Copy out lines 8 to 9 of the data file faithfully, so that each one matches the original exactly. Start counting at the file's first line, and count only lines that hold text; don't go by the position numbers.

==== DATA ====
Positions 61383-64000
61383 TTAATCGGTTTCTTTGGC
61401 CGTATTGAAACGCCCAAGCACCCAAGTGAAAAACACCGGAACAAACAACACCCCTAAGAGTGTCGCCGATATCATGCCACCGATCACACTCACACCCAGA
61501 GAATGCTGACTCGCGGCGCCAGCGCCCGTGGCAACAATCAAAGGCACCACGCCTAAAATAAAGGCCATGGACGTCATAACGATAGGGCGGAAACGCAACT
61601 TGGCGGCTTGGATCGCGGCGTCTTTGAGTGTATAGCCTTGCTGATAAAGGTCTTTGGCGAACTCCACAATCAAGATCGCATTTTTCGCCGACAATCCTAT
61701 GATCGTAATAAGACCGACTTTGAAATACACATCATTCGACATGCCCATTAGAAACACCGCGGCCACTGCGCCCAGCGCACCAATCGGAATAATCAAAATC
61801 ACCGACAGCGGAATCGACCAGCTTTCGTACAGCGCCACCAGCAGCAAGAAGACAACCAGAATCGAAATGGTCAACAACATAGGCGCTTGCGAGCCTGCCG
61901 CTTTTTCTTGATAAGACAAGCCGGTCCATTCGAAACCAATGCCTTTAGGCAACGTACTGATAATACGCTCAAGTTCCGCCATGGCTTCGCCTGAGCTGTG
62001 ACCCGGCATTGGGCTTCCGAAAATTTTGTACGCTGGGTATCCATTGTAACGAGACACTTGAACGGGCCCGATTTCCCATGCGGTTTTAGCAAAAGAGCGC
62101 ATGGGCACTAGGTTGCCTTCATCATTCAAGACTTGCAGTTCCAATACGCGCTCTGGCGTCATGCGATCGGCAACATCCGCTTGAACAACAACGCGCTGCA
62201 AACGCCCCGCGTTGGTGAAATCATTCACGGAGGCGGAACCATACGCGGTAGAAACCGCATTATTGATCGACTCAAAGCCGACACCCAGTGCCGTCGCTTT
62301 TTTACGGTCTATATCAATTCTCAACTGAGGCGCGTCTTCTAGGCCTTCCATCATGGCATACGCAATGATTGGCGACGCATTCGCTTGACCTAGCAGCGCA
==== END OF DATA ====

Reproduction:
61901 CTTTTTCTTGATAAGACAAGCCGGTCCATTCGAAACCAATGCCTTTAGGCAACGTACTGATAATACGCTCAAGTTCCGCCATGGCTTCGCCTGAGCTGTG
62001 ACCCGGCATTGGGCTTCCGAAAATTTTGTACGCTGGGTATCCATTGTAACGAGACACTTGAACGGGCCCGATTTCCCATGCGGTTTTAGCAAAAGAGCGC